How do Google search algorithms work?

How do Google search algorithms work?

Google ranking systems are designed to help users find what they're looking for on the web. The algorithms sort through billions of web pages in a fraction of a second to rank the most relevant and useful information. To do this, there is not only one but a series of algorithms.

The search logic looks at many factors such as the keywords in a query, the relevance and usability of a page, age of content, the expertise of the source and the location settings of a user.

The meaning of a search query

To return the most relevant results Google first needs to establish the exact information  a user is looking for.

The algorithms have to cater for spelling errors, synonyms and work out if a query is for fresh content like current news of for historic accuracy.

The relevance of web pages

The algorithms also need to analyse the content of web pages and determine whether they contain search relevant information.

The most basic test of relevance is if a web page contains the same keywords as the search query.

If such keywords appear in the url, meta tags, headlines, body copy or image alt tags they are more likely to be relevant.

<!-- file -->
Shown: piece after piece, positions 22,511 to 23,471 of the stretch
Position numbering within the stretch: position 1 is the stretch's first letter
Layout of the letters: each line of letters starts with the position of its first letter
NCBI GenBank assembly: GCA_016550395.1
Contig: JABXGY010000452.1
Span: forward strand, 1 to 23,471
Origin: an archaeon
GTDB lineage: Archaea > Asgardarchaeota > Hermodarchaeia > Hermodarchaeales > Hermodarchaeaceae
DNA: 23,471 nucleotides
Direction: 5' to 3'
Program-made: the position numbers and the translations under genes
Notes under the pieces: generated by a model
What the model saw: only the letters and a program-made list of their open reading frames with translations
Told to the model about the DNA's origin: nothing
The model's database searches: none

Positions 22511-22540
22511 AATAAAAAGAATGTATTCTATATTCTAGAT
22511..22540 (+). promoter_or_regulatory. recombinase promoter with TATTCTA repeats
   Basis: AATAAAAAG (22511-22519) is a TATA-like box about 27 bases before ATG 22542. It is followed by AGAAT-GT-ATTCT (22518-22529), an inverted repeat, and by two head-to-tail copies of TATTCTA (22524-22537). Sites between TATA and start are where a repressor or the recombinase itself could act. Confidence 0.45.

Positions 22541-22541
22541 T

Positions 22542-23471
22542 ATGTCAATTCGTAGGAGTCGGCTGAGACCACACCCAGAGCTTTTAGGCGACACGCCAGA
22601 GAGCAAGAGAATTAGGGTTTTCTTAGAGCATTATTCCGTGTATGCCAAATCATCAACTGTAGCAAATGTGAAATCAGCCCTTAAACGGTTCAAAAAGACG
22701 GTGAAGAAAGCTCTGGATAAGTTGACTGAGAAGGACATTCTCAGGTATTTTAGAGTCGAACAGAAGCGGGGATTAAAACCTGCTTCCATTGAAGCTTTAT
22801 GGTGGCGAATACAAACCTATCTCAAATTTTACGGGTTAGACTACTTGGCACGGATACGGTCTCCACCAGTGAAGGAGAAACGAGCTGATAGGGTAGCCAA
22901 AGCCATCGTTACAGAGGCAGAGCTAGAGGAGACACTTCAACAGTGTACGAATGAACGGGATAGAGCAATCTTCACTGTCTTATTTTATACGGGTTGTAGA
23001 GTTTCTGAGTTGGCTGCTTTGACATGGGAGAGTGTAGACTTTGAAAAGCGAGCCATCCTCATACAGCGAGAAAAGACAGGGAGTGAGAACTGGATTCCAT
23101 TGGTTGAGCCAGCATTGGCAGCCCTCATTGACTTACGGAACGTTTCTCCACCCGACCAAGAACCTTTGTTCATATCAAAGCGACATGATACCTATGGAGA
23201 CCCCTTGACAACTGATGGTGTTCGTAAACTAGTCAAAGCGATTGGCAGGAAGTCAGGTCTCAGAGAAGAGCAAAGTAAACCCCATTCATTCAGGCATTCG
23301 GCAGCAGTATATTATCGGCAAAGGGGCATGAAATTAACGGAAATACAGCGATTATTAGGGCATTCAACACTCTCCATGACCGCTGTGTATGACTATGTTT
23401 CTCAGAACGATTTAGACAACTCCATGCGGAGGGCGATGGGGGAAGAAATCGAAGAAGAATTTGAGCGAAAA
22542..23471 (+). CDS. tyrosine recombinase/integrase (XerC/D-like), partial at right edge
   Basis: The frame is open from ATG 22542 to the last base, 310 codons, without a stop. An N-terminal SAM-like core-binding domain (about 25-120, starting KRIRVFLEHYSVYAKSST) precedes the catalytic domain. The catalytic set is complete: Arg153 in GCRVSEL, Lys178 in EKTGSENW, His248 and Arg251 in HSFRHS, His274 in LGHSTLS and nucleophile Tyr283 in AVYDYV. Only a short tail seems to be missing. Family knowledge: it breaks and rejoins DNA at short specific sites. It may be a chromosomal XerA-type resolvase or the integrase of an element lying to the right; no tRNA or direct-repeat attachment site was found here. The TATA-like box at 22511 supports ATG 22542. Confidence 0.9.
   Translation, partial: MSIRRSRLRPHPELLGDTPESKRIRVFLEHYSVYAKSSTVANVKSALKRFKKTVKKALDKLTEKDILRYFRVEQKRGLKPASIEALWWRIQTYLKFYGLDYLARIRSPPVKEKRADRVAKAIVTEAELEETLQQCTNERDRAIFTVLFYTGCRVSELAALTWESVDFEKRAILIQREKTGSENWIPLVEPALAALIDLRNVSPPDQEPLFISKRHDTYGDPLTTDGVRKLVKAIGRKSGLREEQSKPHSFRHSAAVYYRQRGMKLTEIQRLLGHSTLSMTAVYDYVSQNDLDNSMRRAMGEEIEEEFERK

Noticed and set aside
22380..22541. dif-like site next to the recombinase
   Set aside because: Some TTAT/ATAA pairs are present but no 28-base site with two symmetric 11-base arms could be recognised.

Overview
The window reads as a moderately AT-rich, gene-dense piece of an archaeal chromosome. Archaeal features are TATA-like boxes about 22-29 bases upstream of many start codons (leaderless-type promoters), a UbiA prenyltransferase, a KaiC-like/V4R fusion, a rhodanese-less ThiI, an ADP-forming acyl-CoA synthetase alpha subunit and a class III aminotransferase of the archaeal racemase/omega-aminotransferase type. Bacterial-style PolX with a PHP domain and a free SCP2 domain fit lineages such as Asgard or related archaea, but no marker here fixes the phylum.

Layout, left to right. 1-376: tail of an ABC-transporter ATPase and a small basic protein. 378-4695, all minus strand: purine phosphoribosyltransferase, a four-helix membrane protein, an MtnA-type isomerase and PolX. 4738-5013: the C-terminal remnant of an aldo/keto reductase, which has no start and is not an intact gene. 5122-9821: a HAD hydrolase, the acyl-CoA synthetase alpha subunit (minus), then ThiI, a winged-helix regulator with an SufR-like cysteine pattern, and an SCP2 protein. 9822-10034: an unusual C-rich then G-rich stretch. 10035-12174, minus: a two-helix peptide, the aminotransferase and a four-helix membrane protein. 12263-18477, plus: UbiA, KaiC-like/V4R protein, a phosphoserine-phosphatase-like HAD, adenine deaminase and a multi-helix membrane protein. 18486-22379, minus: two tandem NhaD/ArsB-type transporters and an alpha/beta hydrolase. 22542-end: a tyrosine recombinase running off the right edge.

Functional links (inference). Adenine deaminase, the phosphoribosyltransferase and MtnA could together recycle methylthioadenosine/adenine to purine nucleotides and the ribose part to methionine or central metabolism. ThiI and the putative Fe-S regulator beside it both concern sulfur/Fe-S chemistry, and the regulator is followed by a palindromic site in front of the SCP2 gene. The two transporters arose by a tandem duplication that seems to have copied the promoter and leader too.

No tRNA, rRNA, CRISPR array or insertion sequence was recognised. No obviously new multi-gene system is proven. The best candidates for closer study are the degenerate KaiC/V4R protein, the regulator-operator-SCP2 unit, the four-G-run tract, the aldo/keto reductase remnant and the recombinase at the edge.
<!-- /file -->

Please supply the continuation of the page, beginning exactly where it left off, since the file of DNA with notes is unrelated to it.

Beyond such simple keyword matching Google also uses aggregated and anonymised interaction data to assess whether search results are relevant to queries.

Data is transformed into signals which help Google’s machine-learned systems to better determine the relevance. These signals help to assess if a web page contains the answer a user is looking for rather than just repeating the same question.

The quality of content

It’s all about the user experience and the quality of the search result.

The algorithms try to find and to prioritise the most reliable sources available. Google determines which websites or pages demonstrate expertise, authority and trustworthiness on a given topic.

Spam algorithms help to prevent a page of low quality from rising to the top in the search results.

The usability of web pages

Usability plays a big part. The algorithms analyse whether a website loads quickly (page speed), or appears correctly in different browsers and on different devices.

It's been a few years now that Google started working on mobile-first indexing. Google is crawling of the web now using a smartphone Googlebot.

Context and settings

Information such as a user's location (local search), search history and search settings also help Google to serve the most relevant results at that given point in time.

Google also may tailor some recommendations which they think may be of interest for the user.